Luis Bernardo (1936-2021): he helped build Portuguese identity in Bermuda
A top architect who became president of the Vasco Da Gama Club has been praised as a champion of Portuguese and Azorean culture.
Luis Bernardo, who died last month, came to Bermuda from the Azores with his family in 1949, aged only 13, and adopted the island as his home.
Mr Bernardo, with close friend Eddie DeMello, went on to play a major role in the promotion of Azorean culture on the island.
He returned to the Azores in his retirement and also spent time with relatives in the US.
Mr Bernardo’s service to others during his time in Bermuda won him awards from two governments.
In 1979, his commitment to Portuguese people in Bermuda earned him the Commander of the Order of Infante D. Henrique from the Portuguese government in 1979.
The knighthood, in honour of the 15th-century ocean explorer Prince Henry the Navigator, was bestowed in recognition of Mr Bernardo’s service to Portugal and its culture.
He was appointed a Member of the British Empire for services to the community in Bermuda in 1986.
Mr Bernardo preceded Mr DeMello in sharing Portuguese culture and traditions in radio and TV broadcasts.
He was known for devoting long hours to the creation of the Vasco Da Gama Club’s Bermuda Heritage Day parade float.
Mr Bernardo joined the club in 1970 and served as its president from 1984 to 1986.
Richard Ambrosio, the chairman of the Portuguese Cultural Association of Bermuda, said Mr Bernardo channelled his architectural skills into award-winning floats throughout the 1980s.
Mr Bernardo started out in the parade of 1979 as a musician, accompanying the Vasco Da Gama Folklore Dancers.
He masterminded an ambitious float in 1987 that was a replica of the Golden Rule, the ship that brought the first major influx of Portuguese immigrants to Bermuda in 1849.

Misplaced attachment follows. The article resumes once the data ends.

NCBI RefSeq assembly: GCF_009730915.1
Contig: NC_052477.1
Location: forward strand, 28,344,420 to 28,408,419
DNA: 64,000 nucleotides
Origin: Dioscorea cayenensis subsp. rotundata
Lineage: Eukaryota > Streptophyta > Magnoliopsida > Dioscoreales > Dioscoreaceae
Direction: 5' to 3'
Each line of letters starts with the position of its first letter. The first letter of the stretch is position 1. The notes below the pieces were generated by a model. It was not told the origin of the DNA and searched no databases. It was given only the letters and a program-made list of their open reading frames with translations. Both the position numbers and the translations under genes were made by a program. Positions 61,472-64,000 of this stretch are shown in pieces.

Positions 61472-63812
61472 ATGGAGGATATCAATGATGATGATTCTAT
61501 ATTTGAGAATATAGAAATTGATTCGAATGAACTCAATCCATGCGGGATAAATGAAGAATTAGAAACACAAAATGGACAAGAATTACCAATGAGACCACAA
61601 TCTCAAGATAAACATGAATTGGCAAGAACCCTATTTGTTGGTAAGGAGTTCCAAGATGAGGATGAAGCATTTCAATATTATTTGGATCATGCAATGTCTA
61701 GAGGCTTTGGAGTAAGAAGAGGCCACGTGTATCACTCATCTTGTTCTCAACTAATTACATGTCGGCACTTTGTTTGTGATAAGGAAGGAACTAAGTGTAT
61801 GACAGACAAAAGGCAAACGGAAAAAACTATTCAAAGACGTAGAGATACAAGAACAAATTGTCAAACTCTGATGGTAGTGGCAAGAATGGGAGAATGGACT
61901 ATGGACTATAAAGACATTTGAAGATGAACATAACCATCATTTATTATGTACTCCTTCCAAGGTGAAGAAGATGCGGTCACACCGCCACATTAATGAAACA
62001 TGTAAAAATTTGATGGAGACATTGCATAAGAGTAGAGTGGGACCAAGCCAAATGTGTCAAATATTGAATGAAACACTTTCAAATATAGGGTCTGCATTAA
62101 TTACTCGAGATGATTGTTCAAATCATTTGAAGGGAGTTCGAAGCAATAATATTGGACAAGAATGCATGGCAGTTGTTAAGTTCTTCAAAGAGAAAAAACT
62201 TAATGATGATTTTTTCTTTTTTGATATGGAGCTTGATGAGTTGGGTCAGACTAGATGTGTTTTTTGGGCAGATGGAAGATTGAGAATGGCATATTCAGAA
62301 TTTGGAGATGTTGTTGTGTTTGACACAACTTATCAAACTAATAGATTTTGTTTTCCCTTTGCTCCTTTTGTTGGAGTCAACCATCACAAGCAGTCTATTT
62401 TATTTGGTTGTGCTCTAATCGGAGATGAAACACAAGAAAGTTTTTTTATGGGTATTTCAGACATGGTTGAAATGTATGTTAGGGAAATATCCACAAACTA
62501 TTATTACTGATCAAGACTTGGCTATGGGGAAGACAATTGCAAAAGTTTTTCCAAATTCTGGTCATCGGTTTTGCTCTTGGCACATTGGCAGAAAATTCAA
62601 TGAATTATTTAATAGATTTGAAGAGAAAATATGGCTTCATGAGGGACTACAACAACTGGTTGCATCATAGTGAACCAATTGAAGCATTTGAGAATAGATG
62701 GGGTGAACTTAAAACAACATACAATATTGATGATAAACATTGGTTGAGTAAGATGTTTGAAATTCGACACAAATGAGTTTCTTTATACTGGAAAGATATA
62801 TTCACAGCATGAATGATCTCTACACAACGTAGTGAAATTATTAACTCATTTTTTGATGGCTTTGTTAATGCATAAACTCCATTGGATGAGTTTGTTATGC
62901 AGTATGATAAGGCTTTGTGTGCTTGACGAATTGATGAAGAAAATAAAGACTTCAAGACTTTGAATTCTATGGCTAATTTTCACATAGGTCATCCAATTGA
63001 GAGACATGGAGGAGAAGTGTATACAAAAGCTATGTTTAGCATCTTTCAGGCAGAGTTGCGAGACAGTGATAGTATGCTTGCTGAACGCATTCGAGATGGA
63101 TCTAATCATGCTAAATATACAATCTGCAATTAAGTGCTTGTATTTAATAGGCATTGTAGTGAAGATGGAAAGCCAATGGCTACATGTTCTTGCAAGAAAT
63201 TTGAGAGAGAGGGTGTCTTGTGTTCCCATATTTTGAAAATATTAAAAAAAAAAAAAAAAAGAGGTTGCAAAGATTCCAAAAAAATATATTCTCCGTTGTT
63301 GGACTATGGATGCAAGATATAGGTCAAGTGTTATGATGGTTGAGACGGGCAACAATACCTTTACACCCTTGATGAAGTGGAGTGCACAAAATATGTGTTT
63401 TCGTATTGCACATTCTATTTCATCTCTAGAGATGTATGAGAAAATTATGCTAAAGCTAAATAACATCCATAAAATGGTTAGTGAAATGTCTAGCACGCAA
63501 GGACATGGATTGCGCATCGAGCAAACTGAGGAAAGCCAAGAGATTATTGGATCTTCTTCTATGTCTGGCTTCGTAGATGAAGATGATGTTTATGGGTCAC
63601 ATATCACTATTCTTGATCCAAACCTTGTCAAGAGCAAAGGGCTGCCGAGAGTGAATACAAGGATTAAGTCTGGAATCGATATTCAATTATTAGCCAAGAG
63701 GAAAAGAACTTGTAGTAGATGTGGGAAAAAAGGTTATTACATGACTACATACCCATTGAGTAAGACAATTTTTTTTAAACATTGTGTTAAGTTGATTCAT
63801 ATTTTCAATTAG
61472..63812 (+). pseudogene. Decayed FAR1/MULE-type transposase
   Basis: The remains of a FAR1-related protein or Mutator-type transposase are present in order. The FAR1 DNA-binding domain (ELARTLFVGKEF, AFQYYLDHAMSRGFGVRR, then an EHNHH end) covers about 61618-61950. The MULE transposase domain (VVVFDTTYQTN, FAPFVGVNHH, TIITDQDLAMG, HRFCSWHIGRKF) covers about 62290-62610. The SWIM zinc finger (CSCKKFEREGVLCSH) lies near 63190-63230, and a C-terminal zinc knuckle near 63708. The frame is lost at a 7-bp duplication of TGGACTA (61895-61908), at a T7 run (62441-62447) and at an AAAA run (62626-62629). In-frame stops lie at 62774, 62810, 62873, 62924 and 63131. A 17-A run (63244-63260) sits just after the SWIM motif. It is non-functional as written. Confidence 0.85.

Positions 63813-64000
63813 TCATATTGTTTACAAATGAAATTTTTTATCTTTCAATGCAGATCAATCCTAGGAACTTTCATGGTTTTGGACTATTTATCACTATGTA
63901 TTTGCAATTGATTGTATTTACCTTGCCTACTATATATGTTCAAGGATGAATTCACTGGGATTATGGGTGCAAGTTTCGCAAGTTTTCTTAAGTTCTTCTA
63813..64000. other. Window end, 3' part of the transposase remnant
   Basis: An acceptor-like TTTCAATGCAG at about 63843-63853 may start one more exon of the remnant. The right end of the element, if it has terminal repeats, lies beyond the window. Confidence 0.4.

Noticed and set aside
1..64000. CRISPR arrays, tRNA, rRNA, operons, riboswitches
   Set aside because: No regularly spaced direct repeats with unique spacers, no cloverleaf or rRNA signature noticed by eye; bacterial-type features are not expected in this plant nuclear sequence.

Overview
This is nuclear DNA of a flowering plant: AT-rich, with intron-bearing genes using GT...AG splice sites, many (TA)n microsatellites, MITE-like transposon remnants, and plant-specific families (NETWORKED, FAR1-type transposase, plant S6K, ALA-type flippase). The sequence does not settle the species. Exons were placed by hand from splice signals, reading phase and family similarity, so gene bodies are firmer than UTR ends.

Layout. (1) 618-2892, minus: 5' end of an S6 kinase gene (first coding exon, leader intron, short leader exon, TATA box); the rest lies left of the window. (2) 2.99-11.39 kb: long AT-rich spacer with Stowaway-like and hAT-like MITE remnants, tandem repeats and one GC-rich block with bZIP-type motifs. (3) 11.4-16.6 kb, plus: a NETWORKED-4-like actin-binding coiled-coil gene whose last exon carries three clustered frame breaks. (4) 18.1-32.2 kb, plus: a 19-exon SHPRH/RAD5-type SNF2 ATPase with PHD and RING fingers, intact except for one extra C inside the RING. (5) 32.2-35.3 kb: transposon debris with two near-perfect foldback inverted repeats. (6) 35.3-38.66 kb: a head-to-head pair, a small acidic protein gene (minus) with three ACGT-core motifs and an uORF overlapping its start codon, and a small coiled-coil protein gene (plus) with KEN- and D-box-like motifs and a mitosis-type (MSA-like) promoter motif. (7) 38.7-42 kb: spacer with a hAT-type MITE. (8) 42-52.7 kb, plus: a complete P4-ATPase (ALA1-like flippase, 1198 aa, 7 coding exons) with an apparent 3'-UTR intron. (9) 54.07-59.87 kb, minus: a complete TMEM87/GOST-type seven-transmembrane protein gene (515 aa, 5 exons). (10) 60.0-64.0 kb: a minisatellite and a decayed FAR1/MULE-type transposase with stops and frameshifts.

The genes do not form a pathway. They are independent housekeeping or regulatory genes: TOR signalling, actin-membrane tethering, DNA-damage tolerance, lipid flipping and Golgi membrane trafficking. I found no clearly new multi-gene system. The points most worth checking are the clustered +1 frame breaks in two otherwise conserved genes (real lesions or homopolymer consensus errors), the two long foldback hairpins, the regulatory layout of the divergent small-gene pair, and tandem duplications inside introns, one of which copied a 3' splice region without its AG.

Mr Bernardo’s seventh Heritage Day creation in 1989, which took first prize, paid tribute the seaplanes that serviced Bermuda in the 1930s.
Mr Bernardo told the Mid-Ocean News that the float, which took the club team a combined 2,000 hours to create, had a special double meaning.
He explained the planes stopped at the Azores as well as in Bermuda on their way across the Atlantic.
A spokesman for the club said: “Mr Bernardo was a hard-working and humble leader within the Portuguese community.
“On behalf of the Vasco Da Gama Club, we extend our sincerest condolences to his entire family."
Mr Ambrosio’s father, George Ambrosio, the Vasco Da Gama Club president from 1998 to 2001, was a folklore dancer and told how Mr Bernardo accompanied the group on piano from the back of a flatbed truck.
He said Mr Bernardo was steeped in club life and in the lives of Portuguese people on the island.
Mr Bernardo started out as a surveyor for the public works ministry.
He later trained as an architect and joined the firm of Smith & Marshall in 1962.
Mr Bernardo formed a successful architectural and civil engineering partnership with Ralph Marshall, an MP for the former United Bermuda Party.
He was also president of the Sandys Holding Company and was chairman of the Warwick Academy board of governors.
Mr Bernardo became the chairman of the UBP in the late 1970s and was a member of the Marine & Air Board, a transport advisory committee.
Mr Bernardo was married to Eduarda, who predeceased him, and had four children – Allen, Patricia, Dolores and Richard.
He was devoted to St Joseph’s Catholic Church in Somerset and did stints as president of its men’s association and as deputy chairman of the church council.
• Luis Manuel Bernardo, MBE, an architect and prominent member of Bermuda’s Portuguese community, was born on August 21, 1936. He died in September 2021, aged 85.